Savings rates are ‘never’ going to rise – yet these 5 funds yield around 5 percent a year

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    Hedge fund manager Crispin Odey said the Bank of England cannot afford to put up interest rates because this will drive up Government borrowing costs, according to the Daily Telegraph. That spells further disaster for savers with inflation set to soar.

    Savers who leave their money in cash now struggle to get more than 0.5 percent a year, yet the Bank of England is warning inflation could top four percent this year.

    This means the value of their hard-earned cash will fall real terms, and that will continue in 2022 and 2023.

    This is particularly bad news for pensioners who rely on generating interest from their savings to boost their retirement income.

    However, those who are happy to take a higher level of risk can generate up to five percent from a number of top investment funds.

    Darius McDermott, managing director of FundCalibre.co.uk, said this will help protect the value of your money as prices rise but there is a catch. “To get that kind of yield you have to invest in stocks and shares or bonds, which means your capital is at risk.”

    Savers should only put money into the stock market if they are willing to leave it there for at least five years, preferably longer.

    This gives them time to overcome a short-term market correction, and benefit from long-term equity price growth.

    Although stocks and shares are more volatile in the long short term, history shows they produce a superior return to cash over the longer run.

    READ MORE: Top ways to save £100 a week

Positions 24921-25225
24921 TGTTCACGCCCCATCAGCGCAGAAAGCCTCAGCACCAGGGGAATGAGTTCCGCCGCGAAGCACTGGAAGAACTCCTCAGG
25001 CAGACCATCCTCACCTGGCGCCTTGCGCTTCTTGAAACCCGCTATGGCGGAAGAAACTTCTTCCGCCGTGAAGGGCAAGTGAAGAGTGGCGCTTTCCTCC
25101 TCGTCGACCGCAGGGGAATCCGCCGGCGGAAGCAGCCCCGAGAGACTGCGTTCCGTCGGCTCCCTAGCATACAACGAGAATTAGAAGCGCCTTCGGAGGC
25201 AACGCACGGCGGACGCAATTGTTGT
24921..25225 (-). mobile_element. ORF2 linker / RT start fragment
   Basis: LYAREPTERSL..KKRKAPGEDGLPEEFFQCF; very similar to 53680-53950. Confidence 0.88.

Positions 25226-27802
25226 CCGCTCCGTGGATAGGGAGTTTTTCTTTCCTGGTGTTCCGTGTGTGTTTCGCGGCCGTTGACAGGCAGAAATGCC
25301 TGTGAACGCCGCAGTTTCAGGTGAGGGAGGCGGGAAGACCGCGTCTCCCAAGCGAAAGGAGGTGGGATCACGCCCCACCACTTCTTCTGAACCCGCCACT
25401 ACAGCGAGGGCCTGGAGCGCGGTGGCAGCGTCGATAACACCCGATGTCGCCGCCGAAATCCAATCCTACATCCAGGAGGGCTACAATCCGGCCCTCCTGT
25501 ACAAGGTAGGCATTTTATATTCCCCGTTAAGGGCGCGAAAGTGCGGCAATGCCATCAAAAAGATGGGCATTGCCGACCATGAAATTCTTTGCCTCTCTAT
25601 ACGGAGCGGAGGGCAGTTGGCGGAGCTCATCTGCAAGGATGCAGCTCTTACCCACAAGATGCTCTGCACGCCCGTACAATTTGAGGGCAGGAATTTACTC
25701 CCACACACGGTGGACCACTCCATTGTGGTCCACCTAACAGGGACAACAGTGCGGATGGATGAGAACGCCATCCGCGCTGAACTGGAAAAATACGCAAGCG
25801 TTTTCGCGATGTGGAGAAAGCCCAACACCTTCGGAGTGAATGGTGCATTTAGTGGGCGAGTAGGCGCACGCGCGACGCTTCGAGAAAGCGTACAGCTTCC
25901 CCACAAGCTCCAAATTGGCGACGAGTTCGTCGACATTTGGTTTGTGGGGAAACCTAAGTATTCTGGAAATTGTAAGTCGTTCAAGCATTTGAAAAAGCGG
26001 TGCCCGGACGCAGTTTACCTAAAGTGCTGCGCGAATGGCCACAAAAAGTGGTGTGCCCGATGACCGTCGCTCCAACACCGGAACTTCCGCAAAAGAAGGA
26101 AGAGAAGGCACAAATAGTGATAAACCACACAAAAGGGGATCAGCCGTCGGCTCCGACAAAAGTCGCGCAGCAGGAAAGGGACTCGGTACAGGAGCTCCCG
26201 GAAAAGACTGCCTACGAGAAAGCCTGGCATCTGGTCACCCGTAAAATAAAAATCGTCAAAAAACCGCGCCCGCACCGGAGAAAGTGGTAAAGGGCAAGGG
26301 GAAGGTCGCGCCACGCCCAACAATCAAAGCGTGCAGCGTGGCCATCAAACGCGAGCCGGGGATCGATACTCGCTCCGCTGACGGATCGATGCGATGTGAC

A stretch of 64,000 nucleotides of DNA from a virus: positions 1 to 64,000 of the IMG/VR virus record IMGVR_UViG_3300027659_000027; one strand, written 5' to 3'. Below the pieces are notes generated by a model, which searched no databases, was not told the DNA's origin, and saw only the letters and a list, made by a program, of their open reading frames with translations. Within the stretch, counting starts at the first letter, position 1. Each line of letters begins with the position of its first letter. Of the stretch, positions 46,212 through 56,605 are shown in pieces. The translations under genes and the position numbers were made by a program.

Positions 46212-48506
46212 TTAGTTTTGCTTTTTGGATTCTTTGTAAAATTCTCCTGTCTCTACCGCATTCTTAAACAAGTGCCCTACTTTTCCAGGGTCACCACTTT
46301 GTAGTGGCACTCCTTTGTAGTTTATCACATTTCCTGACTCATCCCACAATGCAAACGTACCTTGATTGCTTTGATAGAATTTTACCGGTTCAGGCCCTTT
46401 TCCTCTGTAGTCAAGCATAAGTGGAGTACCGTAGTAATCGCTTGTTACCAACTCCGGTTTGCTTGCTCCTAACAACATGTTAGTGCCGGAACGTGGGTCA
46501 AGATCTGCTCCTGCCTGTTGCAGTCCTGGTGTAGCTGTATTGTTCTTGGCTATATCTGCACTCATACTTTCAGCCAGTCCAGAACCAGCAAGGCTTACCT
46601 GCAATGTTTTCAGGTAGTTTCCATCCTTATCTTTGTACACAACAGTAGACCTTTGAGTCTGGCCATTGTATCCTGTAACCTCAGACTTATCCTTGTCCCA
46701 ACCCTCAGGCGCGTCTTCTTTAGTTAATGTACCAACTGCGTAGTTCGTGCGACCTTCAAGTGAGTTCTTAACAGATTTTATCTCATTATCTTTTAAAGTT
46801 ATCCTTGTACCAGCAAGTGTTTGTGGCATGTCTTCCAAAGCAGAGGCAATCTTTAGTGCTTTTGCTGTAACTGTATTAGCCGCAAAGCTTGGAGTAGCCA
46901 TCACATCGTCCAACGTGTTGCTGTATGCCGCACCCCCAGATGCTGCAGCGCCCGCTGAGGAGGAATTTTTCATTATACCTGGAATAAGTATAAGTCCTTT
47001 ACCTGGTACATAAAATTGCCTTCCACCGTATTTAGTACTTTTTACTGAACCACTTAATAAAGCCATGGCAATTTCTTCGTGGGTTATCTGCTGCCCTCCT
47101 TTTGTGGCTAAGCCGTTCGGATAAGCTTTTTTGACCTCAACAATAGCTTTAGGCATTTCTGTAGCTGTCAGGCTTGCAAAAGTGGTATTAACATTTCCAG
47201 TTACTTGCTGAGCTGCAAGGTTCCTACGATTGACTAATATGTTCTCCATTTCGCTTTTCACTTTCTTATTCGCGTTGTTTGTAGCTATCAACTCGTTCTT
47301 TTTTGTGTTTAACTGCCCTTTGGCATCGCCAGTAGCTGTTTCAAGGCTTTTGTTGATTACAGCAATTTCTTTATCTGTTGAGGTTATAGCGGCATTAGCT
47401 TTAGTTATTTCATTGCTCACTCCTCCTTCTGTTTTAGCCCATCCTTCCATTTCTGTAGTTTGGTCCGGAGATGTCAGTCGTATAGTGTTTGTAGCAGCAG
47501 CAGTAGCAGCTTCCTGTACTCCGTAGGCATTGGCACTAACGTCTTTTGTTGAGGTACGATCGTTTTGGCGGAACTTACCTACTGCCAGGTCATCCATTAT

McDermott named five investment funds that yield far more than you will get from a deposit account.

    Schroder Income Maximiser invests in undervalued UK companies and currently yields 6.85 percent a year. “You may have to sacrifice some capital growth in return for such a high level of income,” he said.

    If you want capital growth as well, McDermott suggests JOHCM UK Equity Income. This is one of the highest yielding UK equity income funds with a yield of 5.4 percent. “It invests in unloved UK companies of all sizes in the hope that their share prices will rise sharply when they come back into favour, boosting your total returns.”

    The City of London Investment Trust also offers a high yield of 4.9 percent and is highly popular among equity income seekers. “It has the UK’s best track record for raising dividend payments, now 54 consecutive years and counting,” McDermott said.

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    Investors can also generate attractive levels income from funds that invest in a global spread of stocks and shares, diversifying their wealth.

    McDermott recommends Murray International. “This is a global investment trust that can also invest in some bonds to boost its income. Current yield is 4.6 percent.”

    His final tip is VT Momentum Diversified Income. This also invests in a spread of global companies and bonds. It has a yield of 4.85 percent.

    These funds can be bought inside your annual £20,000 Stocks and Shares Isa, which means you can take all your returns free of income tax and capital gains tax.



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